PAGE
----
The app lets you customize your equalizer settings, manage the headphones, and even choose and share playlists. Spotify integration is present, which is perfect since I am a Spotify subscriber and have been looking for more playlists for running. Jaybird also recently added some recommended podcasts so it is another way to discover podcasts related to exercise.
How-to guides, fit guides, and support is also provided through the app. You also need the app to use the find my buds function, which will show the last known location of your connected Jaybird RUN XTs.
Price and competition
High end wireless earbuds currently range in price from $150 to $180 so the Jaybird RUN XT is priced about right, if some of the specs were a bit higher. It is the same price as the first version of the Jaybird RUN as well.
The 2018 Samsung Gear IconX has a MSRP of $179.99. However, the Samsung website currently has a $30 reduction in price so you can pick up a pair for $149.99.
RHA recently released the TrueConnect earbuds with a price of $169.95. The Jabra Elite Active 65t headset, one of my faves, is priced at $179. Bose also has the SoundSport wireless headphones for $149.95.
Daily usage experiences and conclusion
The Jaybird headphones I’ve used over the years have always sounded great since sound quality is one of the four pillars of the company’s design philosophy. Music plays loud and clear with the RUN XT and I actually cannot pump them up to the highest volume level or my ears get blown out.
I also have not experienced any connectivity issues with the RUN XTs. I’ve tested them with multiple phones and watches with seamless playback. Despite using an older version of Bluetooth with no aptX support, the earbuds have performed well for music and podcasts.
Calls are handled just through the right earbud with audio limited to just the right side. The left earbud actually allows in ambient sound when a call comes in to help you hear your own voice so you don’t have to take it out to have a decent call. Callers sounded good in the right earbud and they told me I sounded fine as well.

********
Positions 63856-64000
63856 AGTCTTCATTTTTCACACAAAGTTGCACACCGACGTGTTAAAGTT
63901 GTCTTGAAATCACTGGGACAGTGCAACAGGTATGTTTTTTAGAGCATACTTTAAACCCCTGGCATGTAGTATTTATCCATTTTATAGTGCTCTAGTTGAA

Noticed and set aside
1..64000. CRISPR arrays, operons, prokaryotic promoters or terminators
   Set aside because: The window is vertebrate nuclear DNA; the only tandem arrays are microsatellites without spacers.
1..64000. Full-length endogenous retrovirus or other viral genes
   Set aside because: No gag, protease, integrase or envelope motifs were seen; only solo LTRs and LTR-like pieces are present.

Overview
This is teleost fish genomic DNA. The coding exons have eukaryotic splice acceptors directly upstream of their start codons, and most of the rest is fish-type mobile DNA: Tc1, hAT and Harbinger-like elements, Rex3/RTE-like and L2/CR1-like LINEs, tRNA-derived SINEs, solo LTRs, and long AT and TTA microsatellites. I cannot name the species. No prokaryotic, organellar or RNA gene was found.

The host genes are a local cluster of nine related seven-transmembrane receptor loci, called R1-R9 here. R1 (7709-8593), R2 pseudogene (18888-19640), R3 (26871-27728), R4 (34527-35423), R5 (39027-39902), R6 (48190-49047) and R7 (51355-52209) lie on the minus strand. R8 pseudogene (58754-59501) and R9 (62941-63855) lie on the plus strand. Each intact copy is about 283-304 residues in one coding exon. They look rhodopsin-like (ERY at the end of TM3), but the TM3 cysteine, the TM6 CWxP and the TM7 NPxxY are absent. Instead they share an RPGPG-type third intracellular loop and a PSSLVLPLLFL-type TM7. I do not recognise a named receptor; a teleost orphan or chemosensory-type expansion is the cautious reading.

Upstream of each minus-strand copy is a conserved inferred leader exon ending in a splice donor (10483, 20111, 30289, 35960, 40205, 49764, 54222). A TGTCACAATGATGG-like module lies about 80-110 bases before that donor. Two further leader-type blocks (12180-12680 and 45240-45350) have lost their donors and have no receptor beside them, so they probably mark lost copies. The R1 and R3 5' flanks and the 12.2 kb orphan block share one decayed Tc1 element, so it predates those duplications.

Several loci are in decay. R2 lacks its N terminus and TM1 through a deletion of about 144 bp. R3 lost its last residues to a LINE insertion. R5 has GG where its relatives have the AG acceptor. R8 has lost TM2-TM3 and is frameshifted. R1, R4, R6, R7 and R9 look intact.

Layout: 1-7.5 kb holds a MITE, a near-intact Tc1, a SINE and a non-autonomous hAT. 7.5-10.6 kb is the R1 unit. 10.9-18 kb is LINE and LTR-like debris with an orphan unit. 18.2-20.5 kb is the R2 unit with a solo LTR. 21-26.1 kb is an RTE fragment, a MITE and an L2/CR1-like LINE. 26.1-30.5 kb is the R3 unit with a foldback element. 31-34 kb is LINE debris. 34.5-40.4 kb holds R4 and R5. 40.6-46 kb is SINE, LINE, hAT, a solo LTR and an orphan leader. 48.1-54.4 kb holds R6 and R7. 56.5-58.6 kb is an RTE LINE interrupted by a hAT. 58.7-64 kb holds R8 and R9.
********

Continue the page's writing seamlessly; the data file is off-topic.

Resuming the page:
However, there is one fatal flaw that may prevent you from wanting to spend $180 on this headset. On my daily Sounder train commute, I see about half the people watching video content on their smartphones with headsets and I can often been seen streaming the latest Netflix or HBO show. You will not want to use the Jaybird RUN XT for streaming the audio from a video. If you do, you will notice there is a consistent lag between the mouth movement of characters and the audio playback on the RUN XT. I tested several video streaming, and offline, services with the Jaybird RUN XT and the Jabra Elite Active 65t and there was lag on the RUN XT with none present in the Jabra headset. We should not see such poor performance from a $180 headset. It would be great if Jaybird could fix this with an update, but I read through the forums and this was also a problem with the previous Jaybird RUN headset so I’m not optimistic for a fix here either.
The Jaybird RUN XT never slipped out of my ears and were comfortable for hours of wear. The audio sounded excellent and the ability to customize the equalizer is something we don’t see in many of these wireless earbuds. I know that video is not really the focus of wireless sport headphones, but given the fact that mobile devices today require wireless earbuds, other earbuds don’t have this issue, and the RUN XT is priced at $180 this functionality should work perfectly.
The high level of water resistance is great and these earbuds should last you for years with your workouts in various conditions. If an update can fix the video problem then maybe I’ll try them again, but until then it’s back to the Jabra Elite Active 65t headset.
Cymulate snaps up $70M to help cybersecurity teams stress test their networks with attack simulations – TechCrunch
The cost of cybercrime has been growing at an alarming rate of 15% per year, projected to reach $10.5 trillion by 2025. To cope with the challenges that this poses, organizations are turning to a growing range of AI-powered tools to supplement their existing security software and the work of their security teams. Today, a startup called Cymulate — which has built a platform to help those teams automatically and continuously stress test their networks against potential attacks with simulations, and provide guidance on how to improve their systems to ward off real attacks — is announcing a significant round of growth funding after seeing strong demand for its tools.
The startup — founded in Tel Aviv, with a second base in New York — has raised $70 million, a Series D that it will be using to continue expanding globally and investing in expanding its technology (both organically and potentially through acquisitions).